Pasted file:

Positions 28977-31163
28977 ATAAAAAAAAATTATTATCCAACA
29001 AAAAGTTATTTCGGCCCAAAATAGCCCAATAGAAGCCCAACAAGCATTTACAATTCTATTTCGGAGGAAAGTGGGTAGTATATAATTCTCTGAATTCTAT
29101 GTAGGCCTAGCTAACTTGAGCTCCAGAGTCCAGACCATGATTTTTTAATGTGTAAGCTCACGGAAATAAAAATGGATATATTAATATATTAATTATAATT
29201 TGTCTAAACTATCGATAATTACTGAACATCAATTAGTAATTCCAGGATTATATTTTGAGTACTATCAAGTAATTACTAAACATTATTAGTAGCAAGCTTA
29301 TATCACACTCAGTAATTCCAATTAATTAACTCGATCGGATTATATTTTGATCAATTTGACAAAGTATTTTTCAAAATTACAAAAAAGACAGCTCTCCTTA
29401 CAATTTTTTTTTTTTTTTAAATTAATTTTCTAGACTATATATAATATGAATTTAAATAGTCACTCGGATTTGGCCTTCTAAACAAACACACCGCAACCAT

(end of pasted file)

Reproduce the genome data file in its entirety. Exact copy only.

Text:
Positions 28977-31163
28977 ATAAAAAAAAATTATTATCCAACA
29001 AAAAGTTATTTCGGCCCAAAATAGCCCAATAGAAGCCCAACAAGCATTTACAATTCTATTTCGGAGGAAAGTGGGTAGTATATAATTCTCTGAATTCTAT
29101 GTAGGCCTAGCTAACTTGAGCTCCAGAGTCCAGACCATGATTTTTTAATGTGTAAGCTCACGGAAATAAAAATGGATATATTAATATATTAATTATAATT
29201 TGTCTAAACTATCGATAATTACTGAACATCAATTAGTAATTCCAGGATTATATTTTGAGTACTATCAAGTAATTACTAAACATTATTAGTAGCAAGCTTA
29301 TATCACACTCAGTAATTCCAATTAATTAACTCGATCGGATTATATTTTGATCAATTTGACAAAGTATTTTTCAAAATTACAAAAAAGACAGCTCTCCTTA
29401 CAATTTTTTTTTTTTTTTAAATTAATTTTCTAGACTATATATAATATGAATTTAAATAGTCACTCGGATTTGGCCTTCTAAACAAACACACCGCAACCAT